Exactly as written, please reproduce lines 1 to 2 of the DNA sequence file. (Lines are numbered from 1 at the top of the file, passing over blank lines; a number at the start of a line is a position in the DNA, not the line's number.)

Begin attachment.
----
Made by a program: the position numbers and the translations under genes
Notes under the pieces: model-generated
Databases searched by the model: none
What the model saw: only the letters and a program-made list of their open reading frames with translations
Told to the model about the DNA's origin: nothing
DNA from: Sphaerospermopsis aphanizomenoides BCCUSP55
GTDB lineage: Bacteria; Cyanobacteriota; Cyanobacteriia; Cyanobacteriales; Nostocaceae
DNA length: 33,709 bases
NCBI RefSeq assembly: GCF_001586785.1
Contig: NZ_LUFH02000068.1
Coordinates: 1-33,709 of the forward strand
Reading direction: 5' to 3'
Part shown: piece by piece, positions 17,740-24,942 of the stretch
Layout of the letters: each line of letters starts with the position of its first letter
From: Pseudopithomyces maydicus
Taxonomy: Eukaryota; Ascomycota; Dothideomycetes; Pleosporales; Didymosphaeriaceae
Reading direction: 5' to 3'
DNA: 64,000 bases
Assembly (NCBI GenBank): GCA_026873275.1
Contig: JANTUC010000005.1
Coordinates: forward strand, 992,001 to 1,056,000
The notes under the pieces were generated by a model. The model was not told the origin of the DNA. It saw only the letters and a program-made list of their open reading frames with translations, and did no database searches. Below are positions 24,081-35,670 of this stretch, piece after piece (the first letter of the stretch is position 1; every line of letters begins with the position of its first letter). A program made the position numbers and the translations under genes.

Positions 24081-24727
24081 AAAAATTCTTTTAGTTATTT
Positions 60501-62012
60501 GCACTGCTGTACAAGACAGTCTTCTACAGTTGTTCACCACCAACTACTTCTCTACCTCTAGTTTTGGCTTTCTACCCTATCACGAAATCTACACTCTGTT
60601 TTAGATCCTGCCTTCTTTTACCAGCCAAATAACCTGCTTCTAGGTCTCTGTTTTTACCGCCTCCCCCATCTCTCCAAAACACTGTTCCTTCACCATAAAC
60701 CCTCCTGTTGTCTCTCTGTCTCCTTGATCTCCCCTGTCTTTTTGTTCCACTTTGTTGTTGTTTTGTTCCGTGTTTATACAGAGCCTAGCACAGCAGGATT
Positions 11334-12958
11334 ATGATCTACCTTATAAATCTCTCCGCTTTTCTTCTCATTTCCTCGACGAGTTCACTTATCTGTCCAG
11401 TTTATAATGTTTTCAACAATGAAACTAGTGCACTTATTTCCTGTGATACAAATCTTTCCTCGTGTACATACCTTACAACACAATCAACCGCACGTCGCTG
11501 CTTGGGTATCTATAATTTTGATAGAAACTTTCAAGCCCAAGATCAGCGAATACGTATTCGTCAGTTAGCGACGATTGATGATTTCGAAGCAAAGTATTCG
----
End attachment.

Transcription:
Made by a program: the position numbers and the translations under genes
Notes under the pieces: model-generated